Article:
Abstract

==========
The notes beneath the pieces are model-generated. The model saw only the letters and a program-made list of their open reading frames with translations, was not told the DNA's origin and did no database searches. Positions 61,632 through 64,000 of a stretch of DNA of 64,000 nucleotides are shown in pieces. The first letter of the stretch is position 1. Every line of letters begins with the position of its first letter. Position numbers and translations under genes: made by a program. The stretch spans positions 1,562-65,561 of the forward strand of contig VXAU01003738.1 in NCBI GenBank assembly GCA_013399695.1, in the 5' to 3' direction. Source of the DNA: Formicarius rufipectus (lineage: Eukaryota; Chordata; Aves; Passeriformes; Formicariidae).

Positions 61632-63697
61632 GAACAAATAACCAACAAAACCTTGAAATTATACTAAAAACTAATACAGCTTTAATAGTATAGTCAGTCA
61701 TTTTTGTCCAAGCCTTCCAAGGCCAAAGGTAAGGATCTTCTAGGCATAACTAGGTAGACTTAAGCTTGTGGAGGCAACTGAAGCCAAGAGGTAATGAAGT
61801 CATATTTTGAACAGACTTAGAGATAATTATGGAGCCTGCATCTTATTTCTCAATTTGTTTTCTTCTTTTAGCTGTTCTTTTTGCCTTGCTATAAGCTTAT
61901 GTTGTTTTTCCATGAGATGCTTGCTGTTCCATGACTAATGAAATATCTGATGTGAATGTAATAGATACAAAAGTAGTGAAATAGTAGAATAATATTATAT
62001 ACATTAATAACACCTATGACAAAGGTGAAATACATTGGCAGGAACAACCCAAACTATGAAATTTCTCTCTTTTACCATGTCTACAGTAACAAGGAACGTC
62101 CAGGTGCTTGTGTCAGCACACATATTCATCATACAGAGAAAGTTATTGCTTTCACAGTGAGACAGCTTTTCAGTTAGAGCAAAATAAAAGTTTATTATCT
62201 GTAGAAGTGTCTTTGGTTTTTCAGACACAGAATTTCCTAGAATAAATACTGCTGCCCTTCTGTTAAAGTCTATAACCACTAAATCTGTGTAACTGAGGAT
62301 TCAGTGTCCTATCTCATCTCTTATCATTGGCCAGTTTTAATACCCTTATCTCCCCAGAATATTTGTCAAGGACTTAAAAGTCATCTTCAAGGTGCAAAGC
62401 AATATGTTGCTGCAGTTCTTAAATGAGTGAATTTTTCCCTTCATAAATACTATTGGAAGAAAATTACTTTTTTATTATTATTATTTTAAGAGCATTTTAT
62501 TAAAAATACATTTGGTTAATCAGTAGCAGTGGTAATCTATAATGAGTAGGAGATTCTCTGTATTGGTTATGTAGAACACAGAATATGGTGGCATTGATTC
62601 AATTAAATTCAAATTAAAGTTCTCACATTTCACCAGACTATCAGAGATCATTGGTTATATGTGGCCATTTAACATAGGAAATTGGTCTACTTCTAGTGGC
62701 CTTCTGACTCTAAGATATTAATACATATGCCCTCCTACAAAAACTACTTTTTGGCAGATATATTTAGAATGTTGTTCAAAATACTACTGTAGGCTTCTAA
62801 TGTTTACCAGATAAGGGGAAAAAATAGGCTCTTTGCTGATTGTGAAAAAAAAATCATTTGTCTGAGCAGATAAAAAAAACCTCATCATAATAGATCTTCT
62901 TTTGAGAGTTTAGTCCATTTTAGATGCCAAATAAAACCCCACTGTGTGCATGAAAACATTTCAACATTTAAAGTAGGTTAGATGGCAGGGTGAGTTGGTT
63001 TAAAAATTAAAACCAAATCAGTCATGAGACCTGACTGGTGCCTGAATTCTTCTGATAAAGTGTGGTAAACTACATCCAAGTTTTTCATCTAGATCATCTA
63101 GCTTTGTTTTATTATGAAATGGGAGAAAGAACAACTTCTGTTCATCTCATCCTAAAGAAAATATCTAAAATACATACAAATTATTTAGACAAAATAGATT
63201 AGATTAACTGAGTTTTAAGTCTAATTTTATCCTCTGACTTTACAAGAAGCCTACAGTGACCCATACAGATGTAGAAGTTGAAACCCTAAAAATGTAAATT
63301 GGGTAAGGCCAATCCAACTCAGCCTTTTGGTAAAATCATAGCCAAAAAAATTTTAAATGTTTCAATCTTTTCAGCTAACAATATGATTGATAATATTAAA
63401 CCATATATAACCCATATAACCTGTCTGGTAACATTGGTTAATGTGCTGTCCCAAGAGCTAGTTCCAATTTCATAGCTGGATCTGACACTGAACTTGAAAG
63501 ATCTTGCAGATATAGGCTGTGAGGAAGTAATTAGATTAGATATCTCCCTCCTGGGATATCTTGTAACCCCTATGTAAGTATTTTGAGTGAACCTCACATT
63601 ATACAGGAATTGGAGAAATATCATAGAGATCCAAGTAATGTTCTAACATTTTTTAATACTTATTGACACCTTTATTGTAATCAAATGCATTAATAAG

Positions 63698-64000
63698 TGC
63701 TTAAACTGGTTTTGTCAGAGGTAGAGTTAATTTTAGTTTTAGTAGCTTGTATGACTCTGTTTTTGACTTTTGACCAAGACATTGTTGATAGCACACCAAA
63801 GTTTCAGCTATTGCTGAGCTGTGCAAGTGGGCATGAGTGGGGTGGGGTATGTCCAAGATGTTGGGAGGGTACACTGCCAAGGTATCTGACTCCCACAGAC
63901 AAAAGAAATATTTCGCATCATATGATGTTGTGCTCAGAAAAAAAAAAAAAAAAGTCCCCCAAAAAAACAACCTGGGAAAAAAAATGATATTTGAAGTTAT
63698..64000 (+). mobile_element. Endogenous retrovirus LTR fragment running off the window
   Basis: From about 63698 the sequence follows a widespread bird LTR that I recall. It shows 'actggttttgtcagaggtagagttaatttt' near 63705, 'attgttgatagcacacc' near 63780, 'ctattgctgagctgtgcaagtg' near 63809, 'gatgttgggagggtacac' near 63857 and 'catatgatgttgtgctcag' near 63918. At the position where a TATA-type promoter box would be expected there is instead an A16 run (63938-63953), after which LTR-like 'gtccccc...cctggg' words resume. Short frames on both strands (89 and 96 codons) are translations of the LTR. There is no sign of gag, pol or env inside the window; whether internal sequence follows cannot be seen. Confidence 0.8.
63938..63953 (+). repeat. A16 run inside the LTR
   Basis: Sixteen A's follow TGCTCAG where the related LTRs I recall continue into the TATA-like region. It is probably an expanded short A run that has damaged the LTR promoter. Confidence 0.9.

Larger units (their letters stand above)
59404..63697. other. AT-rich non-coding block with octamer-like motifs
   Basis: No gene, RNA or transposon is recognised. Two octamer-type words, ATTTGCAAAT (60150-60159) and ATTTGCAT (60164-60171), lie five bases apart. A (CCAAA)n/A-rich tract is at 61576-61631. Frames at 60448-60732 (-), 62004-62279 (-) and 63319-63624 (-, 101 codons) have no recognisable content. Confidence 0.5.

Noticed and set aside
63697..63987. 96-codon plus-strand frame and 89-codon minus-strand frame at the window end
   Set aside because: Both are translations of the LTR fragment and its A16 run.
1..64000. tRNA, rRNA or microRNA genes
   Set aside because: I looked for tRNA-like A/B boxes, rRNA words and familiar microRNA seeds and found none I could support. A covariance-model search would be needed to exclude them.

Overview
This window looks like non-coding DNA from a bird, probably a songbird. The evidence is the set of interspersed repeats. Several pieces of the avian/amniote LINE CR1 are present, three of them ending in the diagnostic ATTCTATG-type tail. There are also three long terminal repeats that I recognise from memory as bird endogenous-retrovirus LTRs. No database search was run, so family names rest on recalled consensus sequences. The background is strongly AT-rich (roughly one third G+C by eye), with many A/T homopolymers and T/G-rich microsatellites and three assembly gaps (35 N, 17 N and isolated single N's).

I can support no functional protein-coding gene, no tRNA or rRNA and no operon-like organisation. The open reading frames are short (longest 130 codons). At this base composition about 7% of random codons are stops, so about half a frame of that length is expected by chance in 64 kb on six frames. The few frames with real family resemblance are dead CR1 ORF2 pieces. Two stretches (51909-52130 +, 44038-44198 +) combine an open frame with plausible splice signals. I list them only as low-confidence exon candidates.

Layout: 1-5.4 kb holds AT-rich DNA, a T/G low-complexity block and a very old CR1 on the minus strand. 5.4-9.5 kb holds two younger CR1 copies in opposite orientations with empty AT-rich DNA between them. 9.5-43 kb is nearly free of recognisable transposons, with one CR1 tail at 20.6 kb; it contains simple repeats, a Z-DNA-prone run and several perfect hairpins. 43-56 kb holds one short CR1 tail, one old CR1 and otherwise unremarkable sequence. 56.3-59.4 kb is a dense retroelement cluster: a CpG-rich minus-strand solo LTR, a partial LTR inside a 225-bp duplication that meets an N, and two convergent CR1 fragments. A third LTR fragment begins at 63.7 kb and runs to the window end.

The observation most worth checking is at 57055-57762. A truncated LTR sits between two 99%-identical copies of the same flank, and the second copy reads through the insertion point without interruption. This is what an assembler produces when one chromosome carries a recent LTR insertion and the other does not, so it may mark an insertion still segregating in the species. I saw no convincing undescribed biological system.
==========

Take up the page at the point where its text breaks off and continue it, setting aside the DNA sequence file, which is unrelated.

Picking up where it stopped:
Smectites, a group of hydrated phyllosilicate minerals, are often a main component of sediments entering a subduction zone. They are common in hemipelagic sediments and consist of an authigenetic component that arises from the alteration of volcanic ash intercalated in the sediment and a detrital component. Smectite-rich strata are structurally weak, retain water, and are highly porous. A review of sediment lithology in subduction zones around the world suggests that decollement zones may preferentially form in smectite-rich horizons. One consequence of this observation is that the assignment of high frictional resistance to materials in a decollement may be unwarranted. At deeper structural levels smectite is transformed to illite, a mechanically stronger mineral. Estimates of the depth of this transition coincide with the depth at which earthquakes are first detected along plate interfaces. I speculate that the smectite-illite transition in subduction zones may be an important component of sediment consolidation processes that trigger interplate seismicity.

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